It’s official. You finally sent me my involuntary furlough letter. After four and a half years, on October 1st, my time with you is coming to an end. I guess this is what a Dear John letter feels like.
As I read my letter, all I could feel was anger. Not anger over the furlough. We all knew it was coming. The anger I felt was toward myself. You see, I changed who I am to fit the role you wanted me to play. Don’t get me wrong. I am polite, friendly, customer-service oriented…all the things you saw in me during that final face-to-face interview before I was invited to initial training. However, as gracious and friendly as I am, I also don’t tolerate abuse or mistreatment. At least I didn’t before my wings were pinned on me during graduation. As my career with you began, my brazen confidence mauved into fear. Fear of not completing my six month probation period. Fear of missing a call from crew scheduling (I took showers with my iPhone for Christ’s sake). Fear of rude gate agents (*cough* Houston). Fear of mean flight attendants. Fear of being written up. Fear of your bitchy schedulers and their 2am phone calls, your insufferable, and sometimes incompetent, managers, and fear of putting your entitled premier status passengers in their place. I was afraid of not being perfect—an aspiration that is unattainable since human beings have to make mistakes in order to learn and grow.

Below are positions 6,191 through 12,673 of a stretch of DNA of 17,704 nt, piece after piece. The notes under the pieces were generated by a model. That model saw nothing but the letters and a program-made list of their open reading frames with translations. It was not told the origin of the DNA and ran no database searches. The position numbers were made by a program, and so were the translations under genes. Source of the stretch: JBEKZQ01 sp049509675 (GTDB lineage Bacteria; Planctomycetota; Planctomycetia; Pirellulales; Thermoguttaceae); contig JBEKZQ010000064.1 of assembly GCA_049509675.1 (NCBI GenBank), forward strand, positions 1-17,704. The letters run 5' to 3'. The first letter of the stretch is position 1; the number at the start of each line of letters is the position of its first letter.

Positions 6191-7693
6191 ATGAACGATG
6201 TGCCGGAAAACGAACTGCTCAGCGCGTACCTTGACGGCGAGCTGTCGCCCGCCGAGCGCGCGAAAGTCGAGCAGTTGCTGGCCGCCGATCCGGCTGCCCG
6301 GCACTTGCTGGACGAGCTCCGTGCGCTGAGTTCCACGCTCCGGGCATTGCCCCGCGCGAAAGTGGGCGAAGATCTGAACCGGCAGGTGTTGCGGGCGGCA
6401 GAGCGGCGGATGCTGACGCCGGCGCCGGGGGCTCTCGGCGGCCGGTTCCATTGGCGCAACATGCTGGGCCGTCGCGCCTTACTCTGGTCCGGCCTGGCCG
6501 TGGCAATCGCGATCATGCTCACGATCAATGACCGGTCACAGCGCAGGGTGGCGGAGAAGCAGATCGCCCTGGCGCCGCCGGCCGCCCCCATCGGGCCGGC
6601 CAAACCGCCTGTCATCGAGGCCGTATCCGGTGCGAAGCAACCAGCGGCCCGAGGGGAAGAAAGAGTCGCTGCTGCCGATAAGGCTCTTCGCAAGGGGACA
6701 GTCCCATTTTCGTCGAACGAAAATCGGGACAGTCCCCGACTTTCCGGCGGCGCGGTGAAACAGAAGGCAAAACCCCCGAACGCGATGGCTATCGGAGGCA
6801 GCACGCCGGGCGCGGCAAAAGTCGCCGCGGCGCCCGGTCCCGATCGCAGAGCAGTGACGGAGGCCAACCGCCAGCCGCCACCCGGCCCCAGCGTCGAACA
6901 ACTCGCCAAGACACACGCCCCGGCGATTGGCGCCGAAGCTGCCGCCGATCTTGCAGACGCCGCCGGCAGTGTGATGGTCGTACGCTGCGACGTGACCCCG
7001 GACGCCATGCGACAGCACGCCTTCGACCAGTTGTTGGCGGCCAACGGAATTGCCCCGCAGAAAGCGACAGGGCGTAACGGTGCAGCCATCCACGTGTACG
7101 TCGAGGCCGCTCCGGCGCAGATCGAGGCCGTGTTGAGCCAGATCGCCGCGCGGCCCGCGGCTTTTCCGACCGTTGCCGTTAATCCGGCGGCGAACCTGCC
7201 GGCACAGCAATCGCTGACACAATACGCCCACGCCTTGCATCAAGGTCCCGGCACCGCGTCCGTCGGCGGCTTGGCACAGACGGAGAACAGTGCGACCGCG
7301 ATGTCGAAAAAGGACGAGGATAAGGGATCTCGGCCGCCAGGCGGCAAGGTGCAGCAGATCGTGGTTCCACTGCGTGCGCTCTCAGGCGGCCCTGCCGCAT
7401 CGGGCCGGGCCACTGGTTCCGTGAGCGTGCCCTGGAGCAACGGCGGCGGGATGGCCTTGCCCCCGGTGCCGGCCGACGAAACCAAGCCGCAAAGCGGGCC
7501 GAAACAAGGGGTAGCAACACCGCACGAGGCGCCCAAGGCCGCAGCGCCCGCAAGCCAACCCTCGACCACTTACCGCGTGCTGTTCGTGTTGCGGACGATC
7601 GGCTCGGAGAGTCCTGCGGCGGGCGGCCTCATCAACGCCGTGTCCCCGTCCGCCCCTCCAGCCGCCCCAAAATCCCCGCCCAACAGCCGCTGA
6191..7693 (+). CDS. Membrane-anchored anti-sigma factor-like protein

I subjected myself to treatment that I do not deserve, and in the process, I allowed myself to become a neurotic basketcase. I don’t even know who I am personality-wise anymore. How many awkward social situations have I been in where I had to defend you because of the negative publicity and bad press that seems to follow you around like a dark storm cloud? I swallowed my pride and my ego during many situations that I found myself in as a result of being a flight attendant at your airline, when what I really should have done was tell you to go stick yourself in the upright position and then go on and live my best life.
I have said it before and I will say it again—there is no glamour in being a flight attendant. Sure, there were good moments. Like the excitement I felt as I posed for my first photo on the staircase that led to the upper deck on the 747. But like brief flashes of brilliance, they were fleeting, and all I was left with was an illusion of what I thought my career should look like. Of course, as with all bad relationships, you romanticize an idealized version of who you think you are involved with and turn a blind eye to their disappointing qualities.
I changed who I am for you, and as much as I’d love to blame you just because it’s easier to do so, it was all my own doing. I blame myself. I’m responsible for my actions, and if I allowed you to make me feel a certain way, I have to hold myself accountable for that.
I’m grateful for our time together, but relieved it’s coming to an end. I was never the real me in your presence, and for that reason alone, I should have walked away years ago. At least now I can start finding my way back to me.
More importantly, I no longer have to allow my mind to become consumed with worry or fear.